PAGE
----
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Nancy Cheever: Study of Cyber Dating Reveals New Battle of the Sexes



Photo by Joanie Harmon

Nancy Cheever: Study of Cyber Dating Reveals New Battle of the Sexes

Nancy Cheever (Class of ’94, B.A., Communications/Journalism), assistant professor of communications, presented her findings on “Matchmaking in Cyberspace: Single Women’s Use of Online Dating Services,” at the 2006 Convention of the Western Psychological Association in Palm Springs on April 28. Her examination of attitudes toward online dating revealed that, despite the mainstream popularity of online dating, most women relied on traditional dating methods.

“While people are turning to online dating services because their lives are so busy, the majority of women, in the end, prefer traditional dating,” she says. “Online dating is a new way to meet people, so they’re curious about it, and they want to try it. While 75 percent say they had a positive experience using the services after a few dates, ultimately, they revert back to the traditional techniques.”

Cheever attributes the preference of traditional dating to “the lack of verbal cues” when meeting people online.

“When you send e-mails back and forth, you’re not always exactly sure of the person’s intention, or what they are trying to say, without being able to match a voice or personality to the words,” she notes. “In traditional dating, you usually know immediately whether you are interested in pursuing a relationship with someone, or at least another date. With online dating, you can go for months ‘talking’ with someone over the Internet, then once you meet them, there might not be any chemistry.”

Cheever’s research was based on four questions posed to 399 single women and 398 single men. Those surveyed were asked what drew them to online dating; their criteria in finding a potential mate; how the expectations of single men and women differ in online dating situations; and how online dating experiences compare to traditional dating experiences among men and women. Among the evidence revealed was the difference in expectations among men and women in regard to the lifespan of a relationship formed online.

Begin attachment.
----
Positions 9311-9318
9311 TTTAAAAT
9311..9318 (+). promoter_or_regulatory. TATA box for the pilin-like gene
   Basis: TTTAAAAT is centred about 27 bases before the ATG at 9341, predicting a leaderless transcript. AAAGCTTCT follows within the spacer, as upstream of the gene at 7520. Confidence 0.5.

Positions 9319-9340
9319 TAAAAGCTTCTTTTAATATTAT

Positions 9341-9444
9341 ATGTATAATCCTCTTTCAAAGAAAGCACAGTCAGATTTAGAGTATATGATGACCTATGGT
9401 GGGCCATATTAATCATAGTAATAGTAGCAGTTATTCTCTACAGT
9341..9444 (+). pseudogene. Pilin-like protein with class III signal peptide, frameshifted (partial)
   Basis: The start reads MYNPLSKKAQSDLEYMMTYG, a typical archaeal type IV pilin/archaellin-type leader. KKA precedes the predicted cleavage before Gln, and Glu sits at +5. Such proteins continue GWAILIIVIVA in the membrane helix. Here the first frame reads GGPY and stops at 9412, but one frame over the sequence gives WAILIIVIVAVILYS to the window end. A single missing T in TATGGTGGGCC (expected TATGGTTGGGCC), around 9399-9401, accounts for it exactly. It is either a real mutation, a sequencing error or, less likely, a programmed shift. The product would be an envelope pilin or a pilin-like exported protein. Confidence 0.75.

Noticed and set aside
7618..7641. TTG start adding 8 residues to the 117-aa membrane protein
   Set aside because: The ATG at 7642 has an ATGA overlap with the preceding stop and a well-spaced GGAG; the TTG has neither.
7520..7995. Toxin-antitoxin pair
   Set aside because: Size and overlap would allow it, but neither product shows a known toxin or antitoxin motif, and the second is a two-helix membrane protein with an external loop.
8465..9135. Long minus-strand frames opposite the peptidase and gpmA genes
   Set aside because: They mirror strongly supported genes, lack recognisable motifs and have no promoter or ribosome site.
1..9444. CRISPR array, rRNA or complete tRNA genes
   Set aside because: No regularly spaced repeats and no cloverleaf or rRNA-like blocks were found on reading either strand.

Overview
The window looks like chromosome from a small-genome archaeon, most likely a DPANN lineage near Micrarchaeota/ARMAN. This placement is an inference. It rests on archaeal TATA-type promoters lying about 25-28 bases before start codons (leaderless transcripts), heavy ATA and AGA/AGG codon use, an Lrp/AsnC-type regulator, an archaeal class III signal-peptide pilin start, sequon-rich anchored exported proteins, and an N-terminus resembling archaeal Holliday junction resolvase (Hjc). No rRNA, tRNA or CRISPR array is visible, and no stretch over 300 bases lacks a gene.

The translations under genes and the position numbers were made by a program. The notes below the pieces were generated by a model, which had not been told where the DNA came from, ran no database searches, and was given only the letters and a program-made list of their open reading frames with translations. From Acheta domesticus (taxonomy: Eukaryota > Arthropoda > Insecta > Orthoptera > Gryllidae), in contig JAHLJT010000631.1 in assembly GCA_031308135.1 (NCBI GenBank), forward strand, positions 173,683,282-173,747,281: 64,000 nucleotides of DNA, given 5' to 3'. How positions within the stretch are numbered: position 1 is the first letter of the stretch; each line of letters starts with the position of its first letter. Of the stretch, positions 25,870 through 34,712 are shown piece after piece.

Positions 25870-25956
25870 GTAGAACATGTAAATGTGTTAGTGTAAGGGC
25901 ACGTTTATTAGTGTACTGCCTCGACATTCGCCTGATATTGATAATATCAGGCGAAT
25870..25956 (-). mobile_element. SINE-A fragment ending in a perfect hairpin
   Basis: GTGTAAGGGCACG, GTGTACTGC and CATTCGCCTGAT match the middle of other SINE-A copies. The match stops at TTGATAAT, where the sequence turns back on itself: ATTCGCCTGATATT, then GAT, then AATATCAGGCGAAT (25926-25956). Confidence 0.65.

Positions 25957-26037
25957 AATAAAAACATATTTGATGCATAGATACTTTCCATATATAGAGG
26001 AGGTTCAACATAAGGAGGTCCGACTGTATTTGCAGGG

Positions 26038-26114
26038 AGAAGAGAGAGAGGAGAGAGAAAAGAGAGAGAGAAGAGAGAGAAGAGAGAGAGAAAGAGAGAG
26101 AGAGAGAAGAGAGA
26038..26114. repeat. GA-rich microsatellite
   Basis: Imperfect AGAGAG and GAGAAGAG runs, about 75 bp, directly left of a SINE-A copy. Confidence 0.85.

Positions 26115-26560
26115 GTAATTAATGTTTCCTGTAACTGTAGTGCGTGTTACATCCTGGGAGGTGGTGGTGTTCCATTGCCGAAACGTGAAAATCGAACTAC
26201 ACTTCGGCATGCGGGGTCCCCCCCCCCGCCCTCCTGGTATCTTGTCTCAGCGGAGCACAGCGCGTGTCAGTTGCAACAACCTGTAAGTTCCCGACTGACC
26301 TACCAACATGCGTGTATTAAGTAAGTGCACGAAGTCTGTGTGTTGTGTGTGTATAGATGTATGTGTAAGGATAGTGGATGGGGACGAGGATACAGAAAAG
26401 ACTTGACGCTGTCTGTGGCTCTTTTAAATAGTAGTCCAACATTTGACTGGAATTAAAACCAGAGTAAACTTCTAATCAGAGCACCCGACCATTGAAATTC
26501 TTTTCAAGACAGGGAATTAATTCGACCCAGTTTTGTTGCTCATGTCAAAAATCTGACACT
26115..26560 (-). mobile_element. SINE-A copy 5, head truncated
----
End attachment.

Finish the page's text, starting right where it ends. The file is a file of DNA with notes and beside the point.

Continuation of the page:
For single women, about 50 percent were interested in marriage or an exclusive relationship, and about 50 percent wanted friendship,” she notes. “Very few wanted one-night stands or a hookup. But for single men, 30 percent were looking for marriage or relationships, 34 percent wanted friends and 34 percent were interested in a short fling.”

Other appreciable differences that Cheever found between the sexes showed that for women, getting to know someone before meeting them was important, as well as meeting people with shared interests. For men, the concept of online dating as fun and different was an attraction. And while both single women and men named age and geographic area as their top two criteria, the vote was split at the third and fourth factors with, respectively, ethnicity and smoking habits for women, and weight and body type for men.

While women overall preferred the traditional face-to-face methods of meeting, Cheever found that more than 58 percent of the sexes combined preferred online dating.

“With some of the more sophisticated sites, like e-Harmony, where they pair you up with people who are more serious about meeting someone, it can be a really interesting and positive experience,” she says. “It’s not stigmatized like it used to be. People used to not want to tell their friends that they met someone online. But now it’s so common, it doesn’t have that desperate stigma attached to it anymore, where people used to think of it as a last resort.”

- Joanie Harmon


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Last updated Tuesday, May 30, 2006, 1:35 p.m., by Joanie Harmon